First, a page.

Financing the pitch: Corporations pony up to help Indy land sports events
What’s in it for the individuals, organizations and companies that donate money to the efforts? Not typically tickets or advertising or big shout-outs. It’s civic pride more than anything else.
Colts’ Pete Ward: It’s ‘in our blood’ to be involved in big Indy events
The Colts are among the 50 companies that have donated money to the Indy Championships Fund to help bring three huge sports events to Indianapolis: the NCAA Tournament underway now, the College Football Playoff National Championship in 2022 and the NBA All-Star Game in 2024. But the Colts have done more than donate. Pete Ward, the team’s chief operating officer, is on the fund’s board as well as the board of the Indiana Sports Corp., which is coordinating the effort.
Legacy project brings refurbished court, library to Boys & Girls Club
The far-west-side club will also receive new basketballs and backpacks full of school supplies and Degree deodorant and antiperspirant products.
Biz leaders say focuses on neighborhoods results in more significant impact
Cummins isn’t alone in its neighborhood approach. Multiple Indianapolis companies are choosing to focus their philanthropy on a particular neighborhood as a way to make a greater impact.
Q&A: JPMorgan Chase’s Owen Washburn on boosting inclusive growth
Washburn oversees the company foundation’s grant-making strategy for Indianapolis as well as for Chicago, Minneapolis, St. Paul and Toronto. That means he’s looking for opportunities to translate the foundation’s larger goals into programs and strategies in those local communities.
Michael Kaltenmark: Working to enhance the vitality of Midtown, 38th Street
Through a Butler University program dubbed Bulldogs into The Streets—or BITS—more than 1,250 volunteers who contribute 3,750 hours worth nearly $100,000 descend on the school’s neighborhood for projects.
Nate Feltman: Businesses are the glue holding communities together
Thriving cities and states have one thing in common: a dynamic and diverse business sector with business leaders that are engaged in the civic life of the city and state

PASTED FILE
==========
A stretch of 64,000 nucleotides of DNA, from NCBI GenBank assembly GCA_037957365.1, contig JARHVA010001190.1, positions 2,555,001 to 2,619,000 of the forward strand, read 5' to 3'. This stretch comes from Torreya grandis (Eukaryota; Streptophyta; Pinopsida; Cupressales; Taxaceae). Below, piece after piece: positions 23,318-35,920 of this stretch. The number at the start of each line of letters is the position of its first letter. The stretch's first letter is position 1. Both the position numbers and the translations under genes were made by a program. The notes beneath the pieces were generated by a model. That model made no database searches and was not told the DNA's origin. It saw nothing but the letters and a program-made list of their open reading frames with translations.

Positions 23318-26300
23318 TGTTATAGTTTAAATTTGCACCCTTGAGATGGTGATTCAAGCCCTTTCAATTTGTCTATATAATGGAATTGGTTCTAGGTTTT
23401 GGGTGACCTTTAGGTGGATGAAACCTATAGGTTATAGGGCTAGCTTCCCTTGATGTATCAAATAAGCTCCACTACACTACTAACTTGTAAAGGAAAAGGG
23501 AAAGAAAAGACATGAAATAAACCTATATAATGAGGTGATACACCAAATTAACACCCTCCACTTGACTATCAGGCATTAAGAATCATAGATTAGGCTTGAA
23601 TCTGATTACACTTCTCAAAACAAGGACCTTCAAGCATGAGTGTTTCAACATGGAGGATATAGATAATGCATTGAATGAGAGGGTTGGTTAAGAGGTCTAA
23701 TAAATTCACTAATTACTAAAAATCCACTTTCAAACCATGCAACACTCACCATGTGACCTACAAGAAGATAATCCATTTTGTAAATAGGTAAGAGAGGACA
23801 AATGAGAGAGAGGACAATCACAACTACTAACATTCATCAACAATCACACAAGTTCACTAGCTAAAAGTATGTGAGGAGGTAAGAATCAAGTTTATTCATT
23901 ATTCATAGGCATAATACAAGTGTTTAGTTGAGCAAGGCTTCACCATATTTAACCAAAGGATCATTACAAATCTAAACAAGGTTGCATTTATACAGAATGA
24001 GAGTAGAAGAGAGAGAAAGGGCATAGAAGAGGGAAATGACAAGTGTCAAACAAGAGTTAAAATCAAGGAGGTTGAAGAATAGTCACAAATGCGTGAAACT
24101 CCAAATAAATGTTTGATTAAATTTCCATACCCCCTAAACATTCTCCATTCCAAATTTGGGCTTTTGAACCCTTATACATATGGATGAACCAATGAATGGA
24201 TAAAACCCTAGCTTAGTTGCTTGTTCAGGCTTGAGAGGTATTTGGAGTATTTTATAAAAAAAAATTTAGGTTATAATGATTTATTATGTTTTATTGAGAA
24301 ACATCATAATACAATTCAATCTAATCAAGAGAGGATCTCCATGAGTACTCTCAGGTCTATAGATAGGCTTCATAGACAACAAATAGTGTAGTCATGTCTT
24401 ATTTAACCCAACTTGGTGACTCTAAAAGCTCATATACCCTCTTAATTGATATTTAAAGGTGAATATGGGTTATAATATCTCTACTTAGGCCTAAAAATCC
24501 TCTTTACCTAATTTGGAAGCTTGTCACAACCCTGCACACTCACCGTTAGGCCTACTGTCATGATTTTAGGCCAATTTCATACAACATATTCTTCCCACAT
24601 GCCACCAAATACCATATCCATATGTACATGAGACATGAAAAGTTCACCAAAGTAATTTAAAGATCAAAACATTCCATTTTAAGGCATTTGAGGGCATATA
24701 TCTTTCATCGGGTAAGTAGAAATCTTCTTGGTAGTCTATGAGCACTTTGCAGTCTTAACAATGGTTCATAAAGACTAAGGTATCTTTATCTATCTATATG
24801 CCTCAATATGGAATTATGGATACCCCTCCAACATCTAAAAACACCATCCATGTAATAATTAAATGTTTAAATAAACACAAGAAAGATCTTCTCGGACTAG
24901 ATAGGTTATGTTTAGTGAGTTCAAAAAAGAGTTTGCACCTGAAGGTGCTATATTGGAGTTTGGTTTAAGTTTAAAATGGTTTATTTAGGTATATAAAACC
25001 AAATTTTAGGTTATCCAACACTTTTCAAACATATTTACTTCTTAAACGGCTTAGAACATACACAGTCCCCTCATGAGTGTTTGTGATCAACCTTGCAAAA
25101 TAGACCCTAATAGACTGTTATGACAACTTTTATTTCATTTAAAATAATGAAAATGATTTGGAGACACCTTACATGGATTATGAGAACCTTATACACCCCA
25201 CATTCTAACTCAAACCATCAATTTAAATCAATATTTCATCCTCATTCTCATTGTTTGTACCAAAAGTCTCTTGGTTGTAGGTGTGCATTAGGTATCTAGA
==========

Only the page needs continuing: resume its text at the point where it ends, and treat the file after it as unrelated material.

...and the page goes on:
Companies are giving employees more say in how, when they volunteer
Experts in corporate social responsibility, or CSR, say such programs are at least in part driven by millennials in the workforce and are almost necessary today to attract and maintain top talent.
Josh Driver: 5 keys to an effective volunteer time-off program
Employees are not always fulfilled by their work. That can lead to expensive turnover, poor performance or disengagement. Empowering your staff to find purpose during work time creates loyalty to your company and helps fill the gaps their employment may not be creating at the moment.
Nate Feltman: Business community embraces volunteerism
Business leaders recognize today that they and their companies have the ability to positively impact their community through volunteerism efforts. Many see it as a responsibility.
Q&A with Tiffany Benjamin: Lilly’s efforts more than simply a day of service
“Our central focus as a company is always to make lives better. … It’s a value that is core to every single employee who works here. So if we can have programs that reinforce that we are a company that is focused on making lives better, then we are doing something that connects to our mission and reminds our employees what really matters to us as a company.”
Public Policy Advocacy
Top Indiana companies are increasingly weighing in on the key issues of the day
In recent years, some of Indiana’s biggest companies and trade organizations, including the Indiana Chamber and the Indy Chamber, have publicly voiced opinions on a variety of social issues, including pre-kindergarten funding, gay rights, mass transportation and higher cigarette taxes.
Connie Bond Stuart: Advocating for early education matters, both today and tomorrow
We tell our customers that the choices they make right now matter tomorrow. But these words would ring hollow if we didn’t live by them ourselves. I urge you to join us and advocate for those who do not have the opportunity or means to speak for themselves.
Q&A: What corporate responsibility is—and isn’t
IU Kelley School of Business professor Amrou Awaysheh says the term corporate social responsibility is often misunderstood. It’s not just philanthropy or volunteerism. It’s how companies treat their employees, how they interact with the environment, and the care they take with their supply chains.
Nate Feltman: New ‘Impact’ section focuses on role of business in community
A new section—titled “Impact Indiana, the intersection of business and community”—makes its debut in this week’s IBJ and will focus on the role businesses and their leaders play in public-policy advocacy, volunteerism and neighborhood development.